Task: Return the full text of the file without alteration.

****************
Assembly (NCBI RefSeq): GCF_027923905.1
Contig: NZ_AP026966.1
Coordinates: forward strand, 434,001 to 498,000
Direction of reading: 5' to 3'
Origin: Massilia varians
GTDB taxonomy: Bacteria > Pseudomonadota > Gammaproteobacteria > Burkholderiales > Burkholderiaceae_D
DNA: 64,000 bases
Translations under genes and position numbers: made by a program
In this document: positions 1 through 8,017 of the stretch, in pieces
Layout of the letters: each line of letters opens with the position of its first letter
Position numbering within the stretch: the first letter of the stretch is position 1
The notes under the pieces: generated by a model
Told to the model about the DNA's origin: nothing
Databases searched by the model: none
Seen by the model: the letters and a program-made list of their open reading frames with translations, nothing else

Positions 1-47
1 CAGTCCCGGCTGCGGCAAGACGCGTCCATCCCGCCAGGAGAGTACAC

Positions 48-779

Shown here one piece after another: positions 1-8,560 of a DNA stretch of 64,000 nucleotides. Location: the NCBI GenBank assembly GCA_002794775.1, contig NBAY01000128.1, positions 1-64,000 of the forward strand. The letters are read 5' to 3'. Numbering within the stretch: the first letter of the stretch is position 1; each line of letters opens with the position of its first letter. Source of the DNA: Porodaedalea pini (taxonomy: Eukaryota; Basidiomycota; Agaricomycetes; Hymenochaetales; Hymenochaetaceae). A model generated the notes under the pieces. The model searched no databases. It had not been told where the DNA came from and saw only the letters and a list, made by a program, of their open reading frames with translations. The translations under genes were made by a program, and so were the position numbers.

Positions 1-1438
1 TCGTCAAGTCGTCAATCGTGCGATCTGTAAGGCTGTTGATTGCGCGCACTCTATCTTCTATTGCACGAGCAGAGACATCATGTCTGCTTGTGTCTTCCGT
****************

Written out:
Assembly (NCBI RefSeq): GCF_027923905.1
Contig: NZ_AP026966.1
Coordinates: forward strand, 434,001 to 498,000
Direction of reading: 5' to 3'
Origin: Massilia varians
GTDB taxonomy: Bacteria > Pseudomonadota > Gammaproteobacteria > Burkholderiales > Burkholderiaceae_D
DNA: 64,000 bases
Translations under genes and position numbers: made by a program
In this document: positions 1 through 8,017 of the stretch, in pieces
Layout of the letters: each line of letters opens with the position of its first letter
Position numbering within the stretch: the first letter of the stretch is position 1
The notes under the pieces: generated by a model
Told to the model about the DNA's origin: nothing
Databases searched by the model: none
Seen by the model: the letters and a program-made list of their open reading frames with translations, nothing else

Positions 1-47
1 CAGTCCCGGCTGCGGCAAGACGCGTCCATCCCGCCAGGAGAGTACAC

Positions 48-779

Shown here one piece after another: positions 1-8,560 of a DNA stretch of 64,000 nucleotides. Location: the NCBI GenBank assembly GCA_002794775.1, contig NBAY01000128.1, positions 1-64,000 of the forward strand. The letters are read 5' to 3'. Numbering within the stretch: the first letter of the stretch is position 1; each line of letters opens with the position of its first letter. Source of the DNA: Porodaedalea pini (taxonomy: Eukaryota; Basidiomycota; Agaricomycetes; Hymenochaetales; Hymenochaetaceae). A model generated the notes under the pieces. The model searched no databases. It had not been told where the DNA came from and saw only the letters and a list, made by a program, of their open reading frames with translations. The translations under genes were made by a program, and so were the position numbers.

Positions 1-1438
1 TCGTCAAGTCGTCAATCGTGCGATCTGTAAGGCTGTTGATTGCGCGCACTCTATCTTCTATTGCACGAGCAGAGACATCATGTCTGCTTGTGTCTTCCGT